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Presbyterianism  
 
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Presbyterianism, which sees itself as part of the "One Holy Catholic and Apostolic Church," came into being during the European Reformation movement of the sixteenth century and is regarded as a major branch of Protestant Christianity. There are approximately 75,000,000 Presbyterians world-wide, divided into numerous denominations, mainly in Scotland and other areas of the United Kingdom, North America, Mexico and other countries in Latin America, Kenya, South Korea, New Zealand, Australia, and Vanuatu.

Attitudes toward homosexuality within Presbyterianism vary greatly from denomination to denomination, though there has recently been movement toward acceptance and inclusion by the largest and most influential church bodies of Presbyterianism.

Sponsor Message.

The name Presbyterian derives from a method of church government. Most Presbyterian denominations are governed by "presbyteries," or representative assemblies of elders selected by congregations, and by synods, which are regional governing bodies to which the presbyteries belong. In general, governing authority in Presbyterian churches resides in elected lay leaders (or presbyters), who work with the congregation's ordained minister, whom they choose according to guidelines issued by a denominational General Assembly.

The presbyterian form of government fosters a democratic spirit. Presbyterian belief is that God is the head of the Church. Hence, there is no equivalent in Presbyterianism to an authoritarian leader such as a Pope or Archbishop.

Much of the governance of Presbyterian denominations is centered in the presbyteries and synods, though in most denominations a General Assembly consisting of elected elders and ministers makes denominational policy. The position of Moderator of a General Assembly is honorific, and conveys little policy-making authority. The Moderator is considered the "first among equals" and performs largely ceremonial duties. Another elected officer in many denominations is that of "stated clerk," who serves as the presbytery's or assembly's executive secretary and parliamentarian.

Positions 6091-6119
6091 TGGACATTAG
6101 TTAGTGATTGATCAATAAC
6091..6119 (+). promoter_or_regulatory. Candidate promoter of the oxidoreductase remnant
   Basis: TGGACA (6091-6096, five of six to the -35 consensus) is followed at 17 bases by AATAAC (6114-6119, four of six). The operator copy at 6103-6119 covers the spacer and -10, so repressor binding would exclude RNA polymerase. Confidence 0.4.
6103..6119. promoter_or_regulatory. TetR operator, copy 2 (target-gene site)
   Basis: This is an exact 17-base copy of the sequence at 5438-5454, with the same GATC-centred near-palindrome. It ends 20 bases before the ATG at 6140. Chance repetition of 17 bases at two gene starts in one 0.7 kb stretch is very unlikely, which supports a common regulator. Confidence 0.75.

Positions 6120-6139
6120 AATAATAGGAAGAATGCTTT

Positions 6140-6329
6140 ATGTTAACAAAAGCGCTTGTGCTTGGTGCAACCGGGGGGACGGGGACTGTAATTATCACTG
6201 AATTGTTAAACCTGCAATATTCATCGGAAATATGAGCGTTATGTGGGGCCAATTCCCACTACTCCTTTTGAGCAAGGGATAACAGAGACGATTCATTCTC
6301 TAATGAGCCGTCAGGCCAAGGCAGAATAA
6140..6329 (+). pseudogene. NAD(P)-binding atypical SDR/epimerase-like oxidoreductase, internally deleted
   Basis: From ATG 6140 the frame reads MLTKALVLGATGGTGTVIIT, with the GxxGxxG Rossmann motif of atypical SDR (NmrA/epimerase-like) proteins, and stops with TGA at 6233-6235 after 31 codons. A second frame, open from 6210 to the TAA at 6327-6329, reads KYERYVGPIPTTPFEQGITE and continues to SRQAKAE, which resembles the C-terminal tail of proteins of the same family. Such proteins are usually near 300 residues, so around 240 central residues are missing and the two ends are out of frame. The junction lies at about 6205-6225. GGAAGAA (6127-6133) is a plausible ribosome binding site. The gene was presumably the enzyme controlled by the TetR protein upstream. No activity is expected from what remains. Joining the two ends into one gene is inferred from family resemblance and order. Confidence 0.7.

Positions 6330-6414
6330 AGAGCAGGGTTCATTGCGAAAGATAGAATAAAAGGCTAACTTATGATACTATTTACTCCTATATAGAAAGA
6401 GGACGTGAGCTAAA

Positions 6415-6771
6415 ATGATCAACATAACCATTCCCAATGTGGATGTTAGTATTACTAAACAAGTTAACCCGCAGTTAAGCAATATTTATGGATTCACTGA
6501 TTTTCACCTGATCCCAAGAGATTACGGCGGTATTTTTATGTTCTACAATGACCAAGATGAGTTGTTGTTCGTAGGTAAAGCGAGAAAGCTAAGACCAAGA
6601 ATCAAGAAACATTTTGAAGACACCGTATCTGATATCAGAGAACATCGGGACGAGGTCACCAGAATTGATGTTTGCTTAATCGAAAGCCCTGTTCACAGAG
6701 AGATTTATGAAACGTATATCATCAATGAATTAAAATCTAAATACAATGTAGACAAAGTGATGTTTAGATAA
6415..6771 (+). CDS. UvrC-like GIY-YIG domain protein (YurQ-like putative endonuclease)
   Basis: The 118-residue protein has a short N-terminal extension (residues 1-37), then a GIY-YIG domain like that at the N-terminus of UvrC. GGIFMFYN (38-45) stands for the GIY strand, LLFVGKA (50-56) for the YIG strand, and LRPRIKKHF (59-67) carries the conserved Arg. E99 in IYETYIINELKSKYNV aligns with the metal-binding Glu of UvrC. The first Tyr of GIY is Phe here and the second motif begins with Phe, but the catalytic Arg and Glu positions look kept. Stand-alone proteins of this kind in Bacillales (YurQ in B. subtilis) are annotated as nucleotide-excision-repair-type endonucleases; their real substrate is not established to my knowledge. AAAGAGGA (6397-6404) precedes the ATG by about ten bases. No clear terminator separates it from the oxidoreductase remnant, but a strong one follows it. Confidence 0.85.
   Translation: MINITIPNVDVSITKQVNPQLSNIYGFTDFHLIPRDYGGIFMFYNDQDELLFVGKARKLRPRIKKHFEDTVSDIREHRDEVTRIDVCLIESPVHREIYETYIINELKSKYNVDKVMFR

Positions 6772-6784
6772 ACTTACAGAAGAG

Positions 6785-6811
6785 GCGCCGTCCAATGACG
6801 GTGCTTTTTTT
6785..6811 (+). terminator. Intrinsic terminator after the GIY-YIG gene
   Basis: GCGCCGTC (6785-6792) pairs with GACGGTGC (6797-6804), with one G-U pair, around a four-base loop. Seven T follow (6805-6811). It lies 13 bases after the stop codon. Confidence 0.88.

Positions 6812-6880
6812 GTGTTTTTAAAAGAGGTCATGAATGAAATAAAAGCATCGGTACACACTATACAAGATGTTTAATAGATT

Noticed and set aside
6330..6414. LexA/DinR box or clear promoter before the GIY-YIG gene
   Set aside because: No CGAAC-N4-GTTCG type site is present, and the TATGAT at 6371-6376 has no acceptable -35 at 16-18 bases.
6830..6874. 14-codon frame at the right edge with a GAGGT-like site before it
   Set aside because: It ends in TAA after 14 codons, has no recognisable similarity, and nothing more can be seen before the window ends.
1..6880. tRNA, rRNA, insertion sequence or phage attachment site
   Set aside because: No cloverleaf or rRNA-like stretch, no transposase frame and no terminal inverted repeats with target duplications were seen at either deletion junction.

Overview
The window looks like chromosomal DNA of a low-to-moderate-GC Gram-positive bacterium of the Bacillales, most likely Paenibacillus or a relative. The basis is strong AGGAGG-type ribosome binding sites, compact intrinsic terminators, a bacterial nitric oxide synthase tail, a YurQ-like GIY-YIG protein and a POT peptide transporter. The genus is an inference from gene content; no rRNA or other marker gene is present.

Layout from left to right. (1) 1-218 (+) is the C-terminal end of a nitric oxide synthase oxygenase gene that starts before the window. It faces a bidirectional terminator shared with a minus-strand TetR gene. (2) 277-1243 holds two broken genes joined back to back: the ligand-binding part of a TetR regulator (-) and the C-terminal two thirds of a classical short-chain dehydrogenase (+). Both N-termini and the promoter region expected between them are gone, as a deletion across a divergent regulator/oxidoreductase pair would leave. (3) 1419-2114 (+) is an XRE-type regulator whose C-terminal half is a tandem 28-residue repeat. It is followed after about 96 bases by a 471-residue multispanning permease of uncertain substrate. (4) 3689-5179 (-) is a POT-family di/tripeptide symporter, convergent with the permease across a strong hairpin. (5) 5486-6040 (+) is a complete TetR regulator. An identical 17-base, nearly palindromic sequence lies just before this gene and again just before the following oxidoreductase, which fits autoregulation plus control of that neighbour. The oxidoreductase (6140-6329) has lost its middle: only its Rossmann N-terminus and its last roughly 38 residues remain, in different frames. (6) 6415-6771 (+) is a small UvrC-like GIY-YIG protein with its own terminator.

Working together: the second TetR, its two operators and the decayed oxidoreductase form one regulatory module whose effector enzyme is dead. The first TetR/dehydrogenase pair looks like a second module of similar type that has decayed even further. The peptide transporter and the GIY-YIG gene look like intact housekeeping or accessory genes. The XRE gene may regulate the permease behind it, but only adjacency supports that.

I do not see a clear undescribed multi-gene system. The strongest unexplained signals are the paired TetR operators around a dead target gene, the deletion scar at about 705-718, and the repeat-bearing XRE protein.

While congregations, governed by councils called "sessions," enjoy some autonomy, Presbyterianism should not be confused with congregationalism, for the presbyteries and synods and assemblies establish a form of government that extends beyond the individual congregations.

The theology of Presbyterianism emphasizes the sovereignty of God, the authority of Scriptures as interpreted by reason, and the necessity of Grace through faith in Christ for salvation. The most influential thinkers in the development of Presbyterian theology are the sixteenth-century reformer John Calvin and his student, the Scotsman John Knox. Hence, most Presbyterian denominations may be described as Calvinist.

Presbyterianism is a "confessional religion," where individual confessions of faith are deemed very important, as opposed to the Roman Catholic tradition, where doctrine is determined by a hierarchical structure. Yet theology in Presbyterianism is not simply a matter of individual interpretation. While individuals are encouraged to study Scripture and even to challenge institutional interpretations, ultimately Presbyterian theology is a community understanding that is then expressed in confessions.

Different denominations within Presbyterianism have adopted different "Confessions of Faith." The Westminster Confession of Faith and Catechisms of 1647, however, has been the most important confessional document historically, and most denominations adopt the Westminster Confession and add other statements of faith to it that may distinguish one denomination from another. For example, the Presbyterian Church (USA)'s Book of Confessions supplements the Westminster Confession with other documents, such as the Nicene Creed, the Apostles' Creed, the Reformed Confessions, and some twentieth-century documents.

Presbyterian denominations generally recognize only two sacraments, baptism and the Lord's Supper (or Holy Communion).

While most Presbyterian denominations permit some variance in theological interpretation, the order of worship and key doctrinal beliefs are usually enforced through required adherence to a Book of Order and Discipline. Moreover, Presbyterians have historically been both litigious and schismatic; disputes over matters of theology and discipline have regularly led to complex litigation and to splits and the proliferation of denominations.

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Rev. Jane Spahr has been an important proponent for glbtq inclusion in the Presbyterian Church (USA).
  
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